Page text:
Seed donation, exchange program grows at library

By AMY ROSEN
Staff Writer

The Woodbridge Environmental Commission’s new Seed Library is anticipated to grow and flourish over time — much like the flowers that will sprout from it.

Now in place at the Woodbridge Public Library Fords Branch, 211 Ford Ave., the Seed Library allows residents to take home packages of dried seeds and plant them in their own gardens. The seeds were donated by commission members and other individuals. At the end of the season, residents are asked to dry out some of the seeds from the flowers they grew and place them in envelopes stored in a file cabinet at the Seed Library.

There is no fee to participate. Environmental Commission member Roberta Martin suggested the launch of the Seed Library after reading about a similar program in Gardiner, N.Y., where an effort was being made to preserve heirloom seed varieties, according to Commission Chairwoman Kathleen Whooley.

All agreed that it was a worthwhile venture for the commission to undertake in Woodbridge.

“We selected one of the Woodbridge libraries to house the Seed Library,” Whooley said. “We got a file cabinet, and everyone on the commission that gardens donated seeds from their own personal gardens. Plus, we had some other seed packets that were donated, and that’s how we started it.”

Details of the Seed Library project were presented to the general public in April.

Another presentation is planned for late summer or early fall, and may be held at the Evergreen Senior Center in an effort to reach out to more people, according to Whooley. Flowers, herbs and vegetable seeds are currently available at the Seed Library.

Whooley, who contributed basil from her own garden, said the response to the program has been favorable.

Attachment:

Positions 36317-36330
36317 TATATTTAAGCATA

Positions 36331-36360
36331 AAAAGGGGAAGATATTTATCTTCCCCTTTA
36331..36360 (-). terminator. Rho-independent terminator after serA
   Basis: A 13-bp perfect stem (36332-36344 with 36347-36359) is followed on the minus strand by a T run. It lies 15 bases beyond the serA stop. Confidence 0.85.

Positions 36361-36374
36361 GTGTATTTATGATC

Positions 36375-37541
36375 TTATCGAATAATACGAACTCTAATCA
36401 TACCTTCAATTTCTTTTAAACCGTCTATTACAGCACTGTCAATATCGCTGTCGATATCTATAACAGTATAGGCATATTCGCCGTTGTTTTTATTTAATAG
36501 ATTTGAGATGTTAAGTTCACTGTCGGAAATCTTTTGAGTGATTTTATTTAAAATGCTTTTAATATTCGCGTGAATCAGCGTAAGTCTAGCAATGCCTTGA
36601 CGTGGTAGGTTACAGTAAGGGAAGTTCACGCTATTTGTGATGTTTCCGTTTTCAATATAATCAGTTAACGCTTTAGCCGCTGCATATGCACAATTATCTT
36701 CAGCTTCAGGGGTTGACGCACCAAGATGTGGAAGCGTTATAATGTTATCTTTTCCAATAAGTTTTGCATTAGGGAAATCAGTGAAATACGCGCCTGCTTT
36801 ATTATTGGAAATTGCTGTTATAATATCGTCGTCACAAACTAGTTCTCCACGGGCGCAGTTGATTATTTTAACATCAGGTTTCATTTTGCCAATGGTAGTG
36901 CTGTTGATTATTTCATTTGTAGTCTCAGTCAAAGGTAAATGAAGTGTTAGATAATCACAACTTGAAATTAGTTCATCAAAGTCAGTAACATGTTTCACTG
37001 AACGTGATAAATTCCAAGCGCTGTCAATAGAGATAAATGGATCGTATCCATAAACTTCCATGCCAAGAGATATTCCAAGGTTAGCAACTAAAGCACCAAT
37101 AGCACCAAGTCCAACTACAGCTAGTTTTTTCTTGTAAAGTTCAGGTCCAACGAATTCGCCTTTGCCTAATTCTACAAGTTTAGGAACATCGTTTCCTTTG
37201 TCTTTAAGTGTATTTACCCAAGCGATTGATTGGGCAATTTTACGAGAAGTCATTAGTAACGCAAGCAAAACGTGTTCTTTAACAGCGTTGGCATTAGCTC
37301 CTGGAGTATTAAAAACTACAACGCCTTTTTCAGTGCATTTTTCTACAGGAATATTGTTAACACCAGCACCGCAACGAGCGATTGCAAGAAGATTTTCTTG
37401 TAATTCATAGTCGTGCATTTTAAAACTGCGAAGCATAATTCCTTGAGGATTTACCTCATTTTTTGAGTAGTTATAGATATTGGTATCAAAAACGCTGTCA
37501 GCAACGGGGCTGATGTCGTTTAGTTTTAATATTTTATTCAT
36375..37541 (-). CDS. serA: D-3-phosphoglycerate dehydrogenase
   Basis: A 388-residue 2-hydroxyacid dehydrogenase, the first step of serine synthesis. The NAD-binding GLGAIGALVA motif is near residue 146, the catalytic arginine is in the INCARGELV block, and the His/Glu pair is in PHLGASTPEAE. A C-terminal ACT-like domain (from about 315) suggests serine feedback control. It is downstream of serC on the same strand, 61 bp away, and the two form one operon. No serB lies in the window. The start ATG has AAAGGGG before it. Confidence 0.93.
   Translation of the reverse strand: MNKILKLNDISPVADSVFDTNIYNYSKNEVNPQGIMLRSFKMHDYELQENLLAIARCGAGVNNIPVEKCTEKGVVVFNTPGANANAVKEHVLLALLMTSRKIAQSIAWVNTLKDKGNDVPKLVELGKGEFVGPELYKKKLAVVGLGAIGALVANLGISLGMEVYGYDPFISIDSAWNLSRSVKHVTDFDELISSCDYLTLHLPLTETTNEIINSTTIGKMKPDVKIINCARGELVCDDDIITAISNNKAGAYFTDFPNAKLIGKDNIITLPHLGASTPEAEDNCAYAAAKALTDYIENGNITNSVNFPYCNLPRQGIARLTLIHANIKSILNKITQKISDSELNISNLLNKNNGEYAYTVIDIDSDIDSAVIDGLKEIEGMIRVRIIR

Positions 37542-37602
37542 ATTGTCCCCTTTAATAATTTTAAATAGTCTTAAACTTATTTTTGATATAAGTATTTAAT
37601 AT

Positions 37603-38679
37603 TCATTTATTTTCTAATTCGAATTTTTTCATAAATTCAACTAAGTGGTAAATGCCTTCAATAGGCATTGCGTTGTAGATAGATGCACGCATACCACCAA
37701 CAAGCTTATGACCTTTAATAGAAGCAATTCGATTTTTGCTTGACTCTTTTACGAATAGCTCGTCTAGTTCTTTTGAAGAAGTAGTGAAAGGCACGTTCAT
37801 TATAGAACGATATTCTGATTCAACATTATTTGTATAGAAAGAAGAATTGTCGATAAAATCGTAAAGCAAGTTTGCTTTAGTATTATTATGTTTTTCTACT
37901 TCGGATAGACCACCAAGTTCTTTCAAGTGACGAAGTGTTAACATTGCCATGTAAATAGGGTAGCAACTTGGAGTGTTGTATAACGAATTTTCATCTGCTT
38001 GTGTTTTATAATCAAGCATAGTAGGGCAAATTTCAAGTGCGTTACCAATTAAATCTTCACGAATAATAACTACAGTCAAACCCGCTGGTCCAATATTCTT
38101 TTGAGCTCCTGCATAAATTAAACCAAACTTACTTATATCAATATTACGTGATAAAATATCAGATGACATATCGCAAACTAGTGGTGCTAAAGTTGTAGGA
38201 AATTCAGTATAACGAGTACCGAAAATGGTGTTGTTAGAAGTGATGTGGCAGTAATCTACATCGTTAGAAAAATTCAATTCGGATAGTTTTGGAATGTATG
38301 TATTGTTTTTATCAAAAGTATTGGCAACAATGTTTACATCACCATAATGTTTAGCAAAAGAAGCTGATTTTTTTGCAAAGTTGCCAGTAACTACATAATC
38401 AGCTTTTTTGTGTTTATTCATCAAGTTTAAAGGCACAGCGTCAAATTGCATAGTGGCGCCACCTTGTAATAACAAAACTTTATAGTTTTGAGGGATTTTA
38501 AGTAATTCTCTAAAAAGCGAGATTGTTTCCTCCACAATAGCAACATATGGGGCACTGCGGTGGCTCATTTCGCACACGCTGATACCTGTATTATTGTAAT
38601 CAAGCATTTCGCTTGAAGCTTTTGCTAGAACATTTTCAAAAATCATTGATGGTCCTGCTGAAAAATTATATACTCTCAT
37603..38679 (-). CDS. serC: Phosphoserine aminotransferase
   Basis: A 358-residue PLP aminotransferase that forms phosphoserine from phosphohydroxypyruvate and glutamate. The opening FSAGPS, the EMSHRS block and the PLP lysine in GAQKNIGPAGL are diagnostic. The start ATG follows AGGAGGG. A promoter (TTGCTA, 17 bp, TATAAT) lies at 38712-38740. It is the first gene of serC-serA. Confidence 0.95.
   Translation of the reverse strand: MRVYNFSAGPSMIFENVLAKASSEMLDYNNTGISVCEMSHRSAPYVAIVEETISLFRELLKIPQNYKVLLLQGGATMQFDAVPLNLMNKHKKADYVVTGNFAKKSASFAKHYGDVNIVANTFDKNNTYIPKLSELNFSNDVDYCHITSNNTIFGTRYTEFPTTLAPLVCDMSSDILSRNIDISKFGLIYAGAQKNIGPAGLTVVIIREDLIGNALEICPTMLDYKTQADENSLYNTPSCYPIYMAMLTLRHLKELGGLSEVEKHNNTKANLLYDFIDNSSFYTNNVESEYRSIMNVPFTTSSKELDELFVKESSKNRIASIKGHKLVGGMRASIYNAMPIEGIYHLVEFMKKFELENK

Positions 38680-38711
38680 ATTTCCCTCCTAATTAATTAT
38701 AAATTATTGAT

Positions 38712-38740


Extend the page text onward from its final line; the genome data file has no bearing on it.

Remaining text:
Though people have been taking advantage of the program, the true test of its success will be at the end of the growing season.

“We will see how it works when they return [the seeds],” Whooley said. “The more people engage themselves in it, the more I think it will grow.”

Unlike library books, there are no specific return dates or late penalties. Organizers just ask that those who borrow seeds replace them with new seeds in envelopes in the file cabinet at the library. “We’re happy to have it,” librarian Kathryn Brown said. “It’s a self-sufficient service that places no additional demands on the library staff.”

Contributions of new seeds for the program are always welcome.

“If you have seeds that you want to contribute, bring them to the library after they have dried out,” Whooley said. “Put them in the envelope and write what kind of seed they are on the top, and leave them there for someone else.”

Whooley said residents of Woodbridge and visitors who are willing to come back and contribute are welcome to take part in the program.

For more information, visit wbenvironmentalcommission@gmail.com.